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  • Seven Faces of Information Literacy (C. S. Bruce) The knowledge extension base information literacy is seen as working with knowledge and personal perspectives adopted in such a way that novel insights are gained (Category six) The wisdom conception information literacy is seen as using information wisely for the benefits of others (Category seven)
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  • Australian Version of ACRL Standards Australian version of ACRL Standards for information literacy has additional two standards: Recognizes that lifelong learning and participative citizenship requires information literacy. Expands, reframes or creates new knowledge by integrating prior knowledge and new understandings individually or as a member of a group.
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  • Recognise information needDistinguish ways of addressing gap Construct strategies for locating Locate and access Compare and evaluate Organise, apply and communicate Synthesise and create Novice Advanced beginner Competent Proficient Expert Basic Library SkillsIT Skills Information literacy SCONUL Seven Pillars of Information Literacy (England)
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  • Behaviorism or Stimulus- Response Approach Setting measurable observable objectives and developing standardized ways to measure learning are all based on the Behaviorist approach.
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  • Behaviorism or Stimulus- Response Approach Learning is based on reinforcement of desirable behavior. Immediate reinforcement or feedback must follow desired behavior for the behavior to be learned. Undesirable behavior should never be reinforced.
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  • Behaviorism or Stimulus- Response Approach Active participation is crucial to learning. Learners should be allowed to move at their own pace. Learners should be tested for mastery at each stage of learning and should not be allowed to proceed to the next level unless they have mastered preceding ones.
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  • Constructivist Approach Focuses on students engaging with information to solve a problem and thereby creating new understanding through active investigation and thought, instead of memorizing facts presented in class lectures. Learning is viewed as a process in which learners construct understanding rather than merely take in ideas and memorize them.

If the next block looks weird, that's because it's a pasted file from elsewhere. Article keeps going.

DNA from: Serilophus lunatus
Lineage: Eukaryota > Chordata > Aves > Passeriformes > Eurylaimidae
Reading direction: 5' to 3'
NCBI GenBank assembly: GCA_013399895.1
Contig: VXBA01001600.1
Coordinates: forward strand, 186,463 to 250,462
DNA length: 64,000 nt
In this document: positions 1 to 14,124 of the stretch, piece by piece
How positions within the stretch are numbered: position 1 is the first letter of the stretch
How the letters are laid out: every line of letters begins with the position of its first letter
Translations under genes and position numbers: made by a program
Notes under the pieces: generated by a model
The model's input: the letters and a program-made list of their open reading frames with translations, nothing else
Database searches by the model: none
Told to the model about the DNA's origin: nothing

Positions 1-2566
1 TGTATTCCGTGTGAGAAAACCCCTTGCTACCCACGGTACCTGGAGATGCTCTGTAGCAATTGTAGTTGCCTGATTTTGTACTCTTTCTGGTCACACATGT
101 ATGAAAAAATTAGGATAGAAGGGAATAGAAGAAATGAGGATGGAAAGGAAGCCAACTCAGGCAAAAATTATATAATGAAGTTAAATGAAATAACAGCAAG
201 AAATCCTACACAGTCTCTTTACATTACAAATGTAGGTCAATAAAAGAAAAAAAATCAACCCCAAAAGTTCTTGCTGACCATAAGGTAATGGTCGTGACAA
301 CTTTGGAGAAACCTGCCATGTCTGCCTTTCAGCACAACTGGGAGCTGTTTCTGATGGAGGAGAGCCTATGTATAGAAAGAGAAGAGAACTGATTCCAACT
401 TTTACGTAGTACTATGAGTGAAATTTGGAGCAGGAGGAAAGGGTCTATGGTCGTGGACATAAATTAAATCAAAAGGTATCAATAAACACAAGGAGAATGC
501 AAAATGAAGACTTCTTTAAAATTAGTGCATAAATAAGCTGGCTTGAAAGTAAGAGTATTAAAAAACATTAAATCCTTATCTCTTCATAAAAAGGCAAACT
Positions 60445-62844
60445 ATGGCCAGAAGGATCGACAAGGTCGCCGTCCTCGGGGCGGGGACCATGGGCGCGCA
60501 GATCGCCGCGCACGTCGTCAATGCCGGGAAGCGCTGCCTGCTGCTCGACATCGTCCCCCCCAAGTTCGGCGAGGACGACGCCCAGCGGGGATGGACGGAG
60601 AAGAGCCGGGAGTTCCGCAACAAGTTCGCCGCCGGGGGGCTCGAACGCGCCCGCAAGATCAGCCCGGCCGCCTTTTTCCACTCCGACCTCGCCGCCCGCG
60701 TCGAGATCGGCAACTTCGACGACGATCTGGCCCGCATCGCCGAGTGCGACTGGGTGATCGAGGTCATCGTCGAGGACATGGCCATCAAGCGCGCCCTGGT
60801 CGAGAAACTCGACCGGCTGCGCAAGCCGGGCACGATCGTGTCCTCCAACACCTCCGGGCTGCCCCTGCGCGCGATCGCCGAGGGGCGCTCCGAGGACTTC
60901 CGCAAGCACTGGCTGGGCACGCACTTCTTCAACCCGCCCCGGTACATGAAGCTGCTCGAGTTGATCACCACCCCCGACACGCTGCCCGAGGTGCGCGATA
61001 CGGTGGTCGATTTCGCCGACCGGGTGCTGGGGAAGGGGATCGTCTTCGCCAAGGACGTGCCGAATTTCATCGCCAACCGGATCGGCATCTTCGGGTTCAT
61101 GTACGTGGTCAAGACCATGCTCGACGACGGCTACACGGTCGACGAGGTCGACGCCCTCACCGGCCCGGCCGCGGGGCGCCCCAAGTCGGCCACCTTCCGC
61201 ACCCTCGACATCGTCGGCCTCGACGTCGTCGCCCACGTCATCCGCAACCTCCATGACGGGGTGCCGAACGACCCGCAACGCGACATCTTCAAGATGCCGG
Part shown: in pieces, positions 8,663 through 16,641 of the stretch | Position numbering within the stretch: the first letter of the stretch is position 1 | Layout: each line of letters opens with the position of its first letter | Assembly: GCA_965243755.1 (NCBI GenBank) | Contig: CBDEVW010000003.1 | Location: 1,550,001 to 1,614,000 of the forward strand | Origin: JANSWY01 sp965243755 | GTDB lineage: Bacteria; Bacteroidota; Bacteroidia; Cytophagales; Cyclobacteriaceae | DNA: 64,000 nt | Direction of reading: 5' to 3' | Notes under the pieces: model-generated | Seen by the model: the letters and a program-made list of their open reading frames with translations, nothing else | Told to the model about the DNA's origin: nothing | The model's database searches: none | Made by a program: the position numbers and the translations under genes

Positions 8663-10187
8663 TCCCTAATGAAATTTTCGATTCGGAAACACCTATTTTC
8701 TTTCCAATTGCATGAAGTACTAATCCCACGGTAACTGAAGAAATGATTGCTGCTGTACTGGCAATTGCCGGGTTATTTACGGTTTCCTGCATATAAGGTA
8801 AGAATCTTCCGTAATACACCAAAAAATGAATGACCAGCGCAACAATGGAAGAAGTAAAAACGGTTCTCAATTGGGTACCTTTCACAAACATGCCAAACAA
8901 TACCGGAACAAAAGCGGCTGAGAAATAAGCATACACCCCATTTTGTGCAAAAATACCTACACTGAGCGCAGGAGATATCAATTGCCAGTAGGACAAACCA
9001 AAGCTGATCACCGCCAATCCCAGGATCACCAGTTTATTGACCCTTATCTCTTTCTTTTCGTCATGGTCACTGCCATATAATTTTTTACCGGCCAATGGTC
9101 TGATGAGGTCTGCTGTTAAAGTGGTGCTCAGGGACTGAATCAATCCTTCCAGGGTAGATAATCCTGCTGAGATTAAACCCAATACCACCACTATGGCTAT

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  • Constructivist Approach Emphasis on Discovery Instructor designs learning experiences in which learners discover for themselves solutions to problems and by extension the concepts, skills or strategies needed to formulate these solutions. Teacher steps back from center-stage and allows the learners to find their own way to solutions.
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  • Relational Approach The relational approach to information literacy refers to the experiences that people encounter in using information and the capacity to discern which forms of information literacy are applicable to different situations of need.
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  • Current practice Research / advocacy Library skills Information skills Information literacy Careys (1998) information literacy continuum
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  • Careys description of differences in student learning outcomes Library skills: Students find information from multiple sources and use it in preparing reports and presentations. Information literacy: Students construct personal solution strategies for information problems, and generalize, test, and adopt those strategies in new problem situations.
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  • Different levels of competencies Different level of information literacy competencies require different pedagogical approaches. Library skills of locating and accessing information are not the same as the higher thinking competencies of knowing how to evaluate, interpret, and use information. Necessary to use a number of appropriate approaches.
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  • Problem-Based Learning Problems are deliberately ill-structured (or open-ended) and are typically based on real-life simulations; they are designed for thoughtful and careful analysis to help improve critical thinking skills by applying the learners own expertise and experience to data collection, analysis, and formulation of a solution.
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  • Problem-Based Learning First step in developing a PBL activity is to find or create a problem or situation that needs a solution. Best resources of good problems are newspapers or popular magazines. Contemporary situations work best for writing problems that get and keep a learners attention. Problems are deliberately ill-structured (or open-